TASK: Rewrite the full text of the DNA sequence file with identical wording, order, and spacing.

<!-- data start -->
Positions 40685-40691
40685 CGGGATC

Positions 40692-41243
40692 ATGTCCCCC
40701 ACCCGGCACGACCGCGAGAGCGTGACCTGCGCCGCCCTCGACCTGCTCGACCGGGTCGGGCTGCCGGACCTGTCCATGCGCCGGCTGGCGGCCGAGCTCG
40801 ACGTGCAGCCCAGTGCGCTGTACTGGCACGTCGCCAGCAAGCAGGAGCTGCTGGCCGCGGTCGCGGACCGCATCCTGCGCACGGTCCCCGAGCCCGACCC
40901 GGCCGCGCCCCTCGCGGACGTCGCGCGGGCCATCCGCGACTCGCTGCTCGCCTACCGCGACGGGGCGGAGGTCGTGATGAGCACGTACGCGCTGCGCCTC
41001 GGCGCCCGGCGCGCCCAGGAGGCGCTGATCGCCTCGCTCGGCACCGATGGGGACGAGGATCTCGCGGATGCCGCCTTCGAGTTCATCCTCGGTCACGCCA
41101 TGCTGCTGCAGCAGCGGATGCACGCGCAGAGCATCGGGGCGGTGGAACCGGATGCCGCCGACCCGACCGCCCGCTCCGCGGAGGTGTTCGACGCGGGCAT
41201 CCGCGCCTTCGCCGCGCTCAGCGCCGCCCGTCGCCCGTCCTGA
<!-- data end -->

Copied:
Positions 40685-40691
40685 CGGGATC

Positions 40692-41243
40692 ATGTCCCCC
40701 ACCCGGCACGACCGCGAGAGCGTGACCTGCGCCGCCCTCGACCTGCTCGACCGGGTCGGGCTGCCGGACCTGTCCATGCGCCGGCTGGCGGCCGAGCTCG
40801 ACGTGCAGCCCAGTGCGCTGTACTGGCACGTCGCCAGCAAGCAGGAGCTGCTGGCCGCGGTCGCGGACCGCATCCTGCGCACGGTCCCCGAGCCCGACCC
40901 GGCCGCGCCCCTCGCGGACGTCGCGCGGGCCATCCGCGACTCGCTGCTCGCCTACCGCGACGGGGCGGAGGTCGTGATGAGCACGTACGCGCTGCGCCTC
41001 GGCGCCCGGCGCGCCCAGGAGGCGCTGATCGCCTCGCTCGGCACCGATGGGGACGAGGATCTCGCGGATGCCGCCTTCGAGTTCATCCTCGGTCACGCCA
41101 TGCTGCTGCAGCAGCGGATGCACGCGCAGAGCATCGGGGCGGTGGAACCGGATGCCGCCGACCCGACCGCCCGCTCCGCGGAGGTGTTCGACGCGGGCAT
41201 CCGCGCCTTCGCCGCGCTCAGCGCCGCCCGTCGCCCGTCCTGA